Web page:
Dental Marketing & Money Management For a Local Dentist – Part 2
– An Interview with Sandra Simmons – Dental Expert Advisory Series
Part 2 of Interview
Kent Harlan: Pricing services to match the dentist’s experience, knowledge, and areas of expertise is a critical step in building wealth. What advise might you give dental professionals to properly analyze the prices they charge in the marketplace?
Sandra Simmons: I always advocate doing a survey of competitors pricing and then charging at least 95% of the most expensive competitor in the dentist’s area, unless of course they can be the highest priced and get away with it, like my client who treats celebrities and professional athletes.
Sandra Simmons: I’ve worked with a lot of practices to reduce the percentage of Medicaid patients and get into a much higher percentage of private patients, and that certainly helps the cash flow to improve a great deal.
In addition, the dentist needs to raise prices to keep up with cost increases, but there’s a way to do that so the patient hardly notices it, and if they do, they don’t get upset about it.
Kent Harlan: Has the recession caused more price sensitivity among patients? In other words, during these tough economic times, is it more difficult for dentists to increase prices?
Sandra Simmons: In some areas and for some services it definitely has, but there are simple ways to combat that which work well. You have to strategically plan it out so they can do that.
Kent Harlan: The performance of a dental office’s promotional campaigns can have a huge impact on cash flow. Should the dental practice owner outsource this important function to a reputable marketing company or save money by doing it in house?
It really depends on the practice and whether they have, or can afford, great marketing and Public Relations staff working for them. Using in-house staff can be less expensive, but if the staff member doesn’t understand how to craft the message so it resonates with the patient, doesn’t understand how to put in an effective call to action, doesn’t know how to track the return on investment of each promotional medium and campaign, and doesn’t see the changing trends in the world of marketing – they could end up wasting a ton of money and their new patient counts can slow to a trickle.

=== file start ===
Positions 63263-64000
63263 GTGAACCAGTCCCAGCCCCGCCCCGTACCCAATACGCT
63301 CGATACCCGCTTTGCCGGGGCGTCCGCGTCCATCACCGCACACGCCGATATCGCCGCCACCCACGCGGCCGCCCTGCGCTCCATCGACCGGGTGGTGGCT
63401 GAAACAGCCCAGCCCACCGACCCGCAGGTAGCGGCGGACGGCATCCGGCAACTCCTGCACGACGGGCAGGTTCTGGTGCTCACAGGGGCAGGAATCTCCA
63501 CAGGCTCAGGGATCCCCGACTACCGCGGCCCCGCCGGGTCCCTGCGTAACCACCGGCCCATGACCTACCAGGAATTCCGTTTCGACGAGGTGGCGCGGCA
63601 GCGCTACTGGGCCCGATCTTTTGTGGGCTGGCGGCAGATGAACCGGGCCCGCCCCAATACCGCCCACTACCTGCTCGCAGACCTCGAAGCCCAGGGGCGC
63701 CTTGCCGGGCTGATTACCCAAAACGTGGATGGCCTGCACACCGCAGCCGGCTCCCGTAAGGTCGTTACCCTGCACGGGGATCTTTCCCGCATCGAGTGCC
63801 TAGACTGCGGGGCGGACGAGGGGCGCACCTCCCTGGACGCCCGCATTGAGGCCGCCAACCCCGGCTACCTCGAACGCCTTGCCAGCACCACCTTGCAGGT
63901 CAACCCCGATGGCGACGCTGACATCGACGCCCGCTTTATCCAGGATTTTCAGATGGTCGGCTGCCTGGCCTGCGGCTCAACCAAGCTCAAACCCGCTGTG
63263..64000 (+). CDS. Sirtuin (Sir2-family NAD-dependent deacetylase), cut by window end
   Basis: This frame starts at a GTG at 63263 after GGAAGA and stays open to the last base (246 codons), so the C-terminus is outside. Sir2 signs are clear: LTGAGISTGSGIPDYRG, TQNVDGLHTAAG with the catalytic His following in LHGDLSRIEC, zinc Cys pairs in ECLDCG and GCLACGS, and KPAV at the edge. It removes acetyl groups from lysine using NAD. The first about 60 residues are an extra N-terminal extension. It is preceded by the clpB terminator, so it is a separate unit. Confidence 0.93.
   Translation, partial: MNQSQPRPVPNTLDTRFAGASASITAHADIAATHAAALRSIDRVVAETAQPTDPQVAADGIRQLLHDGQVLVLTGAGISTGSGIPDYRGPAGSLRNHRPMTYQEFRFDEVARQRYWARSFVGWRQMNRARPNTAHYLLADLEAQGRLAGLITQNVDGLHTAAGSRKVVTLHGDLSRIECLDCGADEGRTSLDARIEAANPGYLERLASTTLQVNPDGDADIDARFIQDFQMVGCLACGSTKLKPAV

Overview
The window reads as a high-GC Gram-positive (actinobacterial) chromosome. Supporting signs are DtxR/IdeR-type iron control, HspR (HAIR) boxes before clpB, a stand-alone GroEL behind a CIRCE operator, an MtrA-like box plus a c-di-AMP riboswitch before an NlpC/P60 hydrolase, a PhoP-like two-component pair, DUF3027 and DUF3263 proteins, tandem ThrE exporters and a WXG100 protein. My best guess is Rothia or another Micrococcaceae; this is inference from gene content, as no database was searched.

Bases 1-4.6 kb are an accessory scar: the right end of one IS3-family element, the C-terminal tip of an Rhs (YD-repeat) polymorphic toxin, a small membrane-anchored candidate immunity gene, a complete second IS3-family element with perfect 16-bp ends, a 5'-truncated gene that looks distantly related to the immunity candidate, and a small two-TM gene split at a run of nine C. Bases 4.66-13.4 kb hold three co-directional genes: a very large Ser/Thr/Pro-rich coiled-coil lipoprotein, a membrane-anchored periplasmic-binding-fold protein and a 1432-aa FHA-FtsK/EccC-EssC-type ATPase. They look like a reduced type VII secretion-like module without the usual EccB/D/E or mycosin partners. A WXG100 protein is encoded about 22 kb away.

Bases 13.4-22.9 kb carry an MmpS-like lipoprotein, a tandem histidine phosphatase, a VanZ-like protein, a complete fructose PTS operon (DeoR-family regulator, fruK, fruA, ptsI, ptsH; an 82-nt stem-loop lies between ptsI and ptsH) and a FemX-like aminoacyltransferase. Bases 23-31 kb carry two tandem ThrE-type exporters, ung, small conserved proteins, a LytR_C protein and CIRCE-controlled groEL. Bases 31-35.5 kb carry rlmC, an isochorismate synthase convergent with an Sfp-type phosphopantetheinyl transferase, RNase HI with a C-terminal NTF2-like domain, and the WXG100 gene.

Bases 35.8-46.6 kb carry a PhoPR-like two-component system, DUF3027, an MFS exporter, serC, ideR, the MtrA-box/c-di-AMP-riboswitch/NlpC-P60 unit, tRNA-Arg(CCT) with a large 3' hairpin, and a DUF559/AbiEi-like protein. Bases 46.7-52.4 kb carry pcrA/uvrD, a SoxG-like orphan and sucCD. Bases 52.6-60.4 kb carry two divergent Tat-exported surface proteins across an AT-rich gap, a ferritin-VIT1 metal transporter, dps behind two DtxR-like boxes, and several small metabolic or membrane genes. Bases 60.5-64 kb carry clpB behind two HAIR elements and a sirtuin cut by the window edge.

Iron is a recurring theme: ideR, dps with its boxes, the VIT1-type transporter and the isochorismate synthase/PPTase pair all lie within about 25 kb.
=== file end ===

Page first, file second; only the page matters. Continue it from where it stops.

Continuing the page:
But, at the same time, the outsourced marketing companies have to be monitored to make sure they are getting effective results and delivering a good return on the investment, but it certainly can free up a lot of the practice owner’s attention, and can save the cost of the marketing employee’s wages – so all that needs to be factored into the decision on outsourcing those tasks.
Kent Harlan: You brought up a good point about how important it is to evaluate the effectiveness of various marketing campaigns, but I’ll be honest with you in my experience that is a very difficult thing to do, especially when it comes to radio and TV advertising. What type of ways would you suggest people evaluate the return on investment on those types of expenditures?
Sandra Simmons: It’s not hard really, if you promote one specific thing on a TV ad and possibly give them a code to use when they call in for whatever you are offering you can track the TV responses.
Using a different offer and code in the radio ad keeps them separate. So it’s easy to tell if they call in and say “I’m calling about a consultation on Invisalign or whatever, and you know you ran that on radio you don’t even have to ask the question if you’re not doing anything else on that.
The most important thing is to have a compelling call to action in the ad – not just a warm and fuzzy general brand building ad so you have no clue how they even heard about you.
For more information on how we can help your business, or to see the other parts of the interview with Sandra Simmons, go to the resource box at the bottom of this article.